Article Text

Lb3.260 Multidrug resistant mycoplasma genitalium in hiv-infected men who have sex with men (MSM) in the united states
  1. Li Xiao; William M Geisler,
  2. Ken B Waites,
  3. Kristal J Aaron,
  4. Jodie A Dionne-Odom
  1. University of Alabama at Birmingham, Birmingham, USA


Introduction Mycoplasma genitalium (MG) is a common cause of urethritis in men. In the U.S., CDC recommends treatment for MG with azithromycin or moxifloxacin, but treatment success is threatened by increasing resistance to both therapies. Rectal MG infection has been described among MSM, but little is known about rectal MG prevalence and frequency of antibiotic-resistant MG in HIV-infected MSM.

Methods We retrospectively evaluated the prevalence of MG infection and antibiotic-resistant MG in 158 HIV-infected MSM who self-collected rectal and urine samples for a study at an HIV clinic in Birmingham, Alabama in 2014–2016. Eligibility criteria included receptive anal intercourse in the past 30 days and no recent antibiotic exposure (except trimethoprim-sulfamethoxazole). A real-time PCR assay was used to detect MG and macrolide resistance by targeting the 23S rRNA gene. Nested PCRs were used to detect mutations in quinolone resistant determination regions in gyrA, gyrB, parC and parE genes.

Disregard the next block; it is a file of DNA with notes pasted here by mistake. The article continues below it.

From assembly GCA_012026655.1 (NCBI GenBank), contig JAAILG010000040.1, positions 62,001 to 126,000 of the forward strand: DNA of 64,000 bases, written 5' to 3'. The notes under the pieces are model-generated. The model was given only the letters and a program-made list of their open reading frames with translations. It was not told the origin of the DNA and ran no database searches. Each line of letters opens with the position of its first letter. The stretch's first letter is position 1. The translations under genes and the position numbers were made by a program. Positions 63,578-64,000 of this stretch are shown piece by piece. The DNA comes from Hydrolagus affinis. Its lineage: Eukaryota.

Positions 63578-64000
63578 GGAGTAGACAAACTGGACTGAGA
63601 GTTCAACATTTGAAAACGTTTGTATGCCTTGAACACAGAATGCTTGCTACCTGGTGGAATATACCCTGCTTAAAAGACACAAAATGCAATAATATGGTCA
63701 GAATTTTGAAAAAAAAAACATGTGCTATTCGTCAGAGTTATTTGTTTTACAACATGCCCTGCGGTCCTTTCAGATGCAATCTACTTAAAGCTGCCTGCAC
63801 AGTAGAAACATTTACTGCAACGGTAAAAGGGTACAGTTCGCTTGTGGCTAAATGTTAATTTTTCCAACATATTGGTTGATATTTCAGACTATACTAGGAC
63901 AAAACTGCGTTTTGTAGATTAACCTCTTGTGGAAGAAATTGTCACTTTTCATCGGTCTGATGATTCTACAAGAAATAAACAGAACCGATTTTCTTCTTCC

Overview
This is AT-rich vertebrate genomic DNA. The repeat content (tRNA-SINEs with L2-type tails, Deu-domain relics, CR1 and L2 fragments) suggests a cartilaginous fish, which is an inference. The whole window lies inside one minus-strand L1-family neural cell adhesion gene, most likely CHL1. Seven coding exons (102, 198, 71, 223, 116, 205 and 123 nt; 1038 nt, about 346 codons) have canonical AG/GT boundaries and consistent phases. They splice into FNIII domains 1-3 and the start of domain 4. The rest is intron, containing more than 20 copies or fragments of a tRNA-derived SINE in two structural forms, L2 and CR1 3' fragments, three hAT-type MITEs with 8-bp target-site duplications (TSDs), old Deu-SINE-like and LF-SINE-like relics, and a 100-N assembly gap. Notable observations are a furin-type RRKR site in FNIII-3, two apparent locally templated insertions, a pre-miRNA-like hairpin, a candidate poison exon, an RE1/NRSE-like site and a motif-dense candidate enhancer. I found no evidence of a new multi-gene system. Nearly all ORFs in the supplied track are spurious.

Results MG infection was detected in 27 MSM (17.1%); 18 (11.4%) at the genital site and 9 (5.7%) at the rectal site. The bacterial load ranged from 2–32,700 genome copies/µl. Macrolide resistant MG was detected in 19 men (70.4%), featuring typical 23S rRNA mutations (A2071G or A2072G transitions). One subject with MG had novel gene mutations (G1972T and G2038T) with unknown function. Eight (29.6%) had fluoroquinolone-resistant MG harbouring parC mutations that cause changes in amino acid position 83 (S83I or S83R); 4 of them had an additional P62S mutation in parC and 1 had a F475S mutation in gyrB. Five men (18.5%) had MG with dual macrolide and fluoroquinolone resistance. The prevalence of resistance was similar at rectal and genital sites.

Conclusion This is the first U.S. study to document a high frequency of macrolide and fluoroquinolone-resistant MG in HIV-infected MSM at rectal and genital sites. If these resistance mutations are associated with clinical treatment failure, more effective options to treat MG are needed.

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